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Late Payments in Construction – The Supply Chain Domino Effect I UK

Late Payments in Construction – The Supply Chain Domino Effect

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Late payments in construction projects put the entire supply chain at risk. What is the solution to this chronic problem?

The UK construction industry is a major contributor to the UK economy, with £103 billion in economic output in 2014, 6.5% of the total. In 2015, 2.1 million jobs or 6.2% of the UK total were in the construction industry, according to Construction Industry: House of Commons Briefing Paper. The UK government sees the construction sector as fundamental to its Industrial Strategy for driving growth across the entire economy.3

Growth at serious risk

Many would applaud this. But we’re hearing alarm bells ringing, set off by one simple, niggling fact. Despite their fine reputations and enviable expertise, most UK firms have not as yet mastered the art of getting paid. Late payments in construction are so widespread and deeply entrenched that they represent a significant impediment to growth.

Recent research by BACS Payment Services revealed that a staggering 75% of UK businesses are forced to wait a month beyond their agreed contract terms before getting paid. Firms have said that this represents the biggest threat to their survival. With less working capital available to them, otherwise viable businesses end up folding. And it compounds the industry’s already critical skills shortage by driving talented specialists out of the market.

Late payments are everybody’s problem in construction

Late payments spread ill effects up and down the construction supply chain. They seriously hamper clients’ and contractors’ ability to deliver projects on schedule, to spec and within budget, and if they send a contractor to the wall, multiple projects can be put at risk. Relationships and reputations deteriorate, with the effect of compromising the tender process, as well as finance and creditworthiness. The ability to contract skilled contractors is also affected, and productivity can plummet.

Precisely because so many parties are impacted, it’s in everyone’s interest that payments are made without delay when they fall due. That makes payment administration a joint responsibility, and that starts with monthly payment applications and valuations, when all parties should be collaborating to provide and receive all the information needed.

A fragmented system

We’re all at fault in exacerbating this situation. Current practices are surprisingly manual. Contract parties each use their own independent procedures for preparation and assessment. It’s a highly inefficient and error-prone process, where fragmented systems result in a lack of visibility. Payment disputes and delays are a frequent outcome, mostly caused by missing or inaccurate documentation. The application for payment arrangements that we currently rely on are wholly unsuited to the increasing complexities of construction projects, and will not serve growing our industry into the future.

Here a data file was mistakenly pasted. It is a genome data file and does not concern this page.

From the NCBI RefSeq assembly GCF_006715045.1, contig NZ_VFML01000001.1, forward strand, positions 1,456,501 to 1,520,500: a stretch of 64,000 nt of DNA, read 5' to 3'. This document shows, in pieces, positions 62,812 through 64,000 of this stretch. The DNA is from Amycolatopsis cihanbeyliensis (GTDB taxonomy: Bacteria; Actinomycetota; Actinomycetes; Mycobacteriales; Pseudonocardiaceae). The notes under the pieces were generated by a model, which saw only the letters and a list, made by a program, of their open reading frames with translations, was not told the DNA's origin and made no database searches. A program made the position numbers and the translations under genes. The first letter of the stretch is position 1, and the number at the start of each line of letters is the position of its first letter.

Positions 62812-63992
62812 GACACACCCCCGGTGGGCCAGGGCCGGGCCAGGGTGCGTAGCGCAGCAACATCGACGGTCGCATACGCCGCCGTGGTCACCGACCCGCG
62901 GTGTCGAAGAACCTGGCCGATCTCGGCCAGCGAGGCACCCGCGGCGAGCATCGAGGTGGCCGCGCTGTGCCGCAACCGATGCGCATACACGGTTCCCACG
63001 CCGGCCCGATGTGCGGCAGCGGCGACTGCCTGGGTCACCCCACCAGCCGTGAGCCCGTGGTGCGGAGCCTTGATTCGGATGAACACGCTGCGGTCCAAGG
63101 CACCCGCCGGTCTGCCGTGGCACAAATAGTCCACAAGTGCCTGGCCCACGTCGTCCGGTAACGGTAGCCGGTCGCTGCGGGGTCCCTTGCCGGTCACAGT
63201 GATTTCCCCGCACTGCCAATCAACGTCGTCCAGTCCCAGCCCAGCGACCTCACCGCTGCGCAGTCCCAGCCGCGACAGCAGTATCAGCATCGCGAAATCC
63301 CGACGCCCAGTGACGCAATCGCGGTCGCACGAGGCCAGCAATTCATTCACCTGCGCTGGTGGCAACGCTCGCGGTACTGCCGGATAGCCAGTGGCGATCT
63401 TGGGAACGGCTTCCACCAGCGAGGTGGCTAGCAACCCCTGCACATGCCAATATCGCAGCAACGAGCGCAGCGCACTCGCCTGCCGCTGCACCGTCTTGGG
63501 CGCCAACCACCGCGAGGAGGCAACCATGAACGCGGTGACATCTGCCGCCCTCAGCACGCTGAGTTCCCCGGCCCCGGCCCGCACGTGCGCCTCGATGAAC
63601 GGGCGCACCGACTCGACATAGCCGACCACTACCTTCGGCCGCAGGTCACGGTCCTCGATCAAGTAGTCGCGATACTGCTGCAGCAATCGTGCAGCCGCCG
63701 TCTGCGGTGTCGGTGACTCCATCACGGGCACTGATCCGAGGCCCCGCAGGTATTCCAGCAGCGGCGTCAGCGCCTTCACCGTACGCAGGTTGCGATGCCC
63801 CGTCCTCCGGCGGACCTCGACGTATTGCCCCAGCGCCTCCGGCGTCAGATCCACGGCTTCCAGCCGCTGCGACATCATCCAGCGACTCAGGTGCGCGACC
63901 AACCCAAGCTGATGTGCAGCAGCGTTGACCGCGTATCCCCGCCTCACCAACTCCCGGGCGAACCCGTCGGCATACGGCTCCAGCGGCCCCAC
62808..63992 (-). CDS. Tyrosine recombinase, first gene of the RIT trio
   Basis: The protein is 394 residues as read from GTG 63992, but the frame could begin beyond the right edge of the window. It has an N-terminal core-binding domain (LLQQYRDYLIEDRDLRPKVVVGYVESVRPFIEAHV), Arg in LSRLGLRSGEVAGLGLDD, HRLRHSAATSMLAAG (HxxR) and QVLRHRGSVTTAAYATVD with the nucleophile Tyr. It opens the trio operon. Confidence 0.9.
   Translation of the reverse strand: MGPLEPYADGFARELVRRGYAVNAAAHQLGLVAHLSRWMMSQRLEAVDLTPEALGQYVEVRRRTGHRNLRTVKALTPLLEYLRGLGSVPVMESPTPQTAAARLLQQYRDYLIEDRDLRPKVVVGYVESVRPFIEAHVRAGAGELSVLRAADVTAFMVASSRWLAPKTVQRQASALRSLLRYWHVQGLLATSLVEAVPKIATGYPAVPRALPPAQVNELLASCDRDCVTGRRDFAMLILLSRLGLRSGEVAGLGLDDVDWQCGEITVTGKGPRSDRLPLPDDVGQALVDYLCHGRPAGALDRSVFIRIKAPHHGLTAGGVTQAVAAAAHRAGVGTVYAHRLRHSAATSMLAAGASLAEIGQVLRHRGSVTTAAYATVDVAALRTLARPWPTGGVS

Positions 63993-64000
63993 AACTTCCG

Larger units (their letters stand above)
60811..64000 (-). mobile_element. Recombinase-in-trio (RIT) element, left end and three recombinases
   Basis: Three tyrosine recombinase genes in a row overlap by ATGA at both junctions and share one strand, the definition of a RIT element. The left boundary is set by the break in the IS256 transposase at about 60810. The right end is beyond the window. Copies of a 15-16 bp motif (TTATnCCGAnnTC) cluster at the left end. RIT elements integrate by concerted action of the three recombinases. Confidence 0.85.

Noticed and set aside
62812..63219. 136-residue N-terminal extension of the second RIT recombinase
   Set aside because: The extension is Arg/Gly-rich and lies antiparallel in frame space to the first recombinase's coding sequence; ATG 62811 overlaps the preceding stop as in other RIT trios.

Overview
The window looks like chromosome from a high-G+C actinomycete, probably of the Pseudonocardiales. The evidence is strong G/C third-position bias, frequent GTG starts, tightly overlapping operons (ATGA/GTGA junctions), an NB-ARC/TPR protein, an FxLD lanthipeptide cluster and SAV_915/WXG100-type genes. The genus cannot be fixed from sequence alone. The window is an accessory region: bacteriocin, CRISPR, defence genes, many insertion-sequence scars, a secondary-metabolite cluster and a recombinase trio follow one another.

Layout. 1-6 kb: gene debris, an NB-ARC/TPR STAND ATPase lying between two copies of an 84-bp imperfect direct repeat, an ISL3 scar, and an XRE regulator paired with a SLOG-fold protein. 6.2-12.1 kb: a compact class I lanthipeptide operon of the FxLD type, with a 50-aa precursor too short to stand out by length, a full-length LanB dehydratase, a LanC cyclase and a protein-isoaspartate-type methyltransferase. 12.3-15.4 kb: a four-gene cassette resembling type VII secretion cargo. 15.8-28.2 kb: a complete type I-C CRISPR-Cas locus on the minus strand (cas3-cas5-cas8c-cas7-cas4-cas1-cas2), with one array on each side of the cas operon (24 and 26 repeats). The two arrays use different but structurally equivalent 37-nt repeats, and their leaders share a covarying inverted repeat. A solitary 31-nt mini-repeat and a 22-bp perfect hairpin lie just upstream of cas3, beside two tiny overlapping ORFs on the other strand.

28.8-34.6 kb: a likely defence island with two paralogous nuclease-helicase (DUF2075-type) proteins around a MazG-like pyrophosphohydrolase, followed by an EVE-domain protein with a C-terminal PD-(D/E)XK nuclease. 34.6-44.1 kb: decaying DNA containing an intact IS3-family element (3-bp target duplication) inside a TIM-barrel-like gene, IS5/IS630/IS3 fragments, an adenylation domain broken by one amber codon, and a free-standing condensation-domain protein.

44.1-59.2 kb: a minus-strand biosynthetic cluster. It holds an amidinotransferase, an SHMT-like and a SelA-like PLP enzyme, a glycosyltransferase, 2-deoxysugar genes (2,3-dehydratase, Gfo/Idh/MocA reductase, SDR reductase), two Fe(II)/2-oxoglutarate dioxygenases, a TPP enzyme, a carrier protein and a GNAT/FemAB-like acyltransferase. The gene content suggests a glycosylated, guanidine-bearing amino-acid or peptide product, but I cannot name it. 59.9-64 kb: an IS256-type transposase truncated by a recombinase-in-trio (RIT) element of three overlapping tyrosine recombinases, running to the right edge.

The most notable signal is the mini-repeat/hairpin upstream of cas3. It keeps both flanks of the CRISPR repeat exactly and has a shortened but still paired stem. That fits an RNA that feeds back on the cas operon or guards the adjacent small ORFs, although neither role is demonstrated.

The benefits of collaboration

If all contract parties were able to work from the same system with the same data, many late payment bottlenecks would disappear. Digital technologies are key to achieving this. Already other construction processes are benefitting – BIM is a good example. With its ability to integrate, connect and automate, digital offers the potential to dramatically improve the efficiency of construction payment processes.

By taking advantage of cloud and mobile technologies, contract parties can manage payment processes collaboratively, using a single platform. Data only needs to be captured once, using pre-agreed formats and fields, making all necessary information available to all authorised parties from the start. This gives everyone visibility into the process, in real time from any location, eliminating the need for endless spreadsheet reconciliations, email trails and heated phone calls.

UK construction businesses currently spend an average of 130 hours per year, at an average cost of £1500 per business, chasing late construction payments. Debt caused by delays is attracting interest charges of £180 million. If these businesses were to switch to a collaborative cloud-based application for payment solution, the savings would foster growth and help achieve the industry’s vision of a more profitable future.


– The global construction industry is predicted to grow 70% by 2025, with UK construction in pole position to profit.

– The construction industry’s growth prospects are seriously compromised by the widespread problem of late payments.

– Late payments impact the entire supply chain and even multiple projects. They are everybody’s concern.

– Poor documentation and fragmented payment systems lie at the heart of the problem.

– A collaborative approach enabled by a single, secure cloud-based platform will dramatically improve the application for payment process.

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